We go through this exercise every year. "Who will be the face of the college football season?," we ask ourselves. Recently, names like Mariota, Manziel and Winston have answered that question, putting their own personal stamps on an entire season and making it their own en route to winning the Heisman Trophy.
Every Power 5 conference is filled with players who could potentially do the same. The Big Ten offers arguably the most diverse group of Heisman candidates from a position standpoint. It's been a quarterback's award as of late, but there are plenty of running backs, receivers, all-purpose players and yes — even some defenders — who could make enough noise to get an invite to New York City at the end of the year.
Here now are the top 15 Heisman candidates in the Big Ten for 2015 (with current Bovada odds):
1. Ohio State Quarterback
It doesn't matter if J.T. Barrett (12/1) or Cardale Jones (16/1) wins the starting the job — whoever goes under center for the Buckeyes is going to be in the driver's seat. Based on the entire production at the position from a season ago and given all the skill position talent that returns, you can expect the guy who wins the job to approach 3,700 passing yards, 40 touchdown passes and flirt with 1,000 yards on the ground. Combine that with leading what should be the nation's top team for most of the season and it's almost a lock for the starter to be a Heisman finalist.
2. Ezekiel Elliott, RB, Ohio State (7/1)
If anyone in the conference can upstage Ohio State's quarterback, it's the guy playing right behind him. Elliott exploded onto the national scene with his video game-like postseason numbers — kicking off a 2015 Heisman campaign nearly eight months before the season started. As previously mentioned, quarterbacks have had the upper hand in Heisman races lately, but a season filled with performances like the ones he turned in during the College Football Playoff would almost certainly put him in the pole position.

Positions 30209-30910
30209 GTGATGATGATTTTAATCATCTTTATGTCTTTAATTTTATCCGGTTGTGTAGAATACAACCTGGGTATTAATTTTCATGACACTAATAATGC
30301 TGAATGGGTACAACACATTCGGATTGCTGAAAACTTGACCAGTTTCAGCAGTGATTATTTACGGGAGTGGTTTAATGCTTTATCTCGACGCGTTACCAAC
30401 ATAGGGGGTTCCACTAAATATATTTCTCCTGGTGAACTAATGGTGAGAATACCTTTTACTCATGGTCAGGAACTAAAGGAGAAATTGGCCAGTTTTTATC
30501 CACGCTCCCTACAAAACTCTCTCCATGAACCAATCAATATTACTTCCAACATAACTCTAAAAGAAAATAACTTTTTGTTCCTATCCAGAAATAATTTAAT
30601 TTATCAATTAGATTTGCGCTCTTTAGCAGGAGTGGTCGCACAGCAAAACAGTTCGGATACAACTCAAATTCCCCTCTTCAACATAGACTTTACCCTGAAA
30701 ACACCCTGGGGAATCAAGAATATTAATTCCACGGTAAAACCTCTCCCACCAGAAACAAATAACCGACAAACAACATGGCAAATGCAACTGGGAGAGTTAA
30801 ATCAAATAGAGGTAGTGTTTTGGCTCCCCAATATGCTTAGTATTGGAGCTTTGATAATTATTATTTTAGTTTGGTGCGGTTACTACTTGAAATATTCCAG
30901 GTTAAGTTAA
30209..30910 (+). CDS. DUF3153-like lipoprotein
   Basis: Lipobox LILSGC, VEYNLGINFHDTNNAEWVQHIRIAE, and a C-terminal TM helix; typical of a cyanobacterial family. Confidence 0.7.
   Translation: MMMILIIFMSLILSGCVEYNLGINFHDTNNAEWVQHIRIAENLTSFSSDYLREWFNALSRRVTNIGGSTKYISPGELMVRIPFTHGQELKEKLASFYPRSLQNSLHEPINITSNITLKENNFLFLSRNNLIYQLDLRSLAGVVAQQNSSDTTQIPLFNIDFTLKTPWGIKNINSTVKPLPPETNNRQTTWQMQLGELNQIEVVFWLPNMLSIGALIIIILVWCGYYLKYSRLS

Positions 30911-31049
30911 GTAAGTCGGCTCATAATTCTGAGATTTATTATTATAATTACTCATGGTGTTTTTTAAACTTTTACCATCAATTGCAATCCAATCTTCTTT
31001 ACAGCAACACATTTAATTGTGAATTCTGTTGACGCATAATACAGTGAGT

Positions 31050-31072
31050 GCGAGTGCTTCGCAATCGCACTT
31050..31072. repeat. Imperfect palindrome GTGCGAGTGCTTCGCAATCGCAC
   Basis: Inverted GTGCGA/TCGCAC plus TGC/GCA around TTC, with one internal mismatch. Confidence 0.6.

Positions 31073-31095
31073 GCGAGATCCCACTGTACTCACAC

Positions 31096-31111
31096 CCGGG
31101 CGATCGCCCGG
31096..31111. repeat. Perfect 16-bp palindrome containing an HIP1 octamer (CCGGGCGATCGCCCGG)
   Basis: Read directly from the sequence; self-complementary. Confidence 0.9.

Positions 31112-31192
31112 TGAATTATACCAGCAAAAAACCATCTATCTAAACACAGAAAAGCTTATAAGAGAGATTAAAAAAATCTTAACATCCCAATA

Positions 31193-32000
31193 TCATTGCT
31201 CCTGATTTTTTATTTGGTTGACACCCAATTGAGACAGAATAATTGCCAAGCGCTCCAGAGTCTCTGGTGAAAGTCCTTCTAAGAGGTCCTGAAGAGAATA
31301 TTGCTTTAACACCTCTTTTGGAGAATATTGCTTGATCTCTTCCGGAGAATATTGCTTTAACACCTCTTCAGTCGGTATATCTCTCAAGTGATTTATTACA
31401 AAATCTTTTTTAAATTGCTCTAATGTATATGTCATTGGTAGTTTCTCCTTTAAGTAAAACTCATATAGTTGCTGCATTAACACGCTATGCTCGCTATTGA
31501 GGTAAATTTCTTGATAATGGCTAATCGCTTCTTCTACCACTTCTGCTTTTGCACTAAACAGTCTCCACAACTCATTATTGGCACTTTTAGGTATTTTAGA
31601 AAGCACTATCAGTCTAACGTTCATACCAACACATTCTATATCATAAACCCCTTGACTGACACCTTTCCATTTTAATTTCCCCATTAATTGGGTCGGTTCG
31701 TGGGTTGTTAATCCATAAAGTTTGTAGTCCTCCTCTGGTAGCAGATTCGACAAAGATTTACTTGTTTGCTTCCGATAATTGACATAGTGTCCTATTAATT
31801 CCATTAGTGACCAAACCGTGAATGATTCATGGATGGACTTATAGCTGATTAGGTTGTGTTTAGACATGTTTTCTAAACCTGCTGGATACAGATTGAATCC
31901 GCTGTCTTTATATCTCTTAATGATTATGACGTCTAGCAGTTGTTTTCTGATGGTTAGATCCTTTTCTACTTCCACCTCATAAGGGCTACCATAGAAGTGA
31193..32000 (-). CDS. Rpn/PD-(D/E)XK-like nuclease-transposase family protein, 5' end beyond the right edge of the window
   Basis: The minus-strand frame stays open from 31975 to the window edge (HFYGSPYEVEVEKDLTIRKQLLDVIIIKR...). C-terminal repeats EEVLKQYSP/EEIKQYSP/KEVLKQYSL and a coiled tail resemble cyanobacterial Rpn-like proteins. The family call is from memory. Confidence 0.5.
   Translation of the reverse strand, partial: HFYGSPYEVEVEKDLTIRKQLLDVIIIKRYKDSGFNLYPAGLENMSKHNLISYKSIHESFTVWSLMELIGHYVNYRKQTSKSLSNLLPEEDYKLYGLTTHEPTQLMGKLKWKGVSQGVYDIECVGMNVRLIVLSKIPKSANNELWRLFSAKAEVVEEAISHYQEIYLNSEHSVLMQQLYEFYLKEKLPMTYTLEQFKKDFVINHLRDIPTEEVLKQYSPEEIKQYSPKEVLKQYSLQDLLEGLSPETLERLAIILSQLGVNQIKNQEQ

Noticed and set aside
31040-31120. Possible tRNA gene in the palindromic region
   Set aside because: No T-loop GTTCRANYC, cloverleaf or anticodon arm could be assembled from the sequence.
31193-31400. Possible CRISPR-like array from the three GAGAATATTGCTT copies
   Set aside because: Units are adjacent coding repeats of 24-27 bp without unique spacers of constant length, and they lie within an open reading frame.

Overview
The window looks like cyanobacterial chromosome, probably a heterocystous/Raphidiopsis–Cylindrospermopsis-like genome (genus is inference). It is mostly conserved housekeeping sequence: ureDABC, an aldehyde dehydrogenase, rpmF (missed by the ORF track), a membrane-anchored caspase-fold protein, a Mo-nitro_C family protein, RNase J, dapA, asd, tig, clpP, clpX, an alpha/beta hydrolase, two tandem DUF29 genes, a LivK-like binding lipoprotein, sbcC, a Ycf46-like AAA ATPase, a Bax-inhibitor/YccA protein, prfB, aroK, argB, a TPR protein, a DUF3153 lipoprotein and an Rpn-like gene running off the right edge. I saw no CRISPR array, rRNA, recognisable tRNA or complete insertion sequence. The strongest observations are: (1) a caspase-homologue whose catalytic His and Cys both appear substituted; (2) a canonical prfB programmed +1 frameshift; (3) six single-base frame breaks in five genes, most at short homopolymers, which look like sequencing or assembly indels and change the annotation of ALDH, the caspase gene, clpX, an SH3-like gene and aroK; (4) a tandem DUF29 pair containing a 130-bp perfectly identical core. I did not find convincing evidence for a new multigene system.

3. Corey Clement, RB, Wisconsin (50/1)
The Wisconsin offense is built for its running backs to post big numbers. Clement nearly eclipsed the 1,000 yard-mark a season ago while playing second fiddle to Melvin Gordon. The spotlight and the bulk of the touches will now all belong to Clement, who will be out to prove that Elliott isn't the premier back in the conference.
4. Connor Cook, QB, Michigan State (25/1)
Cook will have a chance early to establish himself as a front-runner. A big performance (and a win) over Oregon will shoot him to the top of the national conversation and set him up to stay there until his Spartans travel to Columbus in late November. He'll get extra credit for a big season, given the fact that he lost the majority of his primary weapons from 2014.
5. Jalin Marshall, WR, Ohio State
Marshall is going to step into a role for the Buckeyes that will be conducive to creating plenty of "Heisman moments." Not only is he likely to replace Devin Smith as the primary deep threat for the Buckeyes, but Marshall also will have the benefit of returning what will likely be a high number of punts by opposing teams — thanks to Ohio State's elite defense. A couple of big touchdown catches here and there combined with a handful of trips to the end zone on special teams could be enough to catapult Marshall to the top of the race — much like it did for Desmond Howard years ago.
6. De'Mornay Pierson-El, WR, Nebraska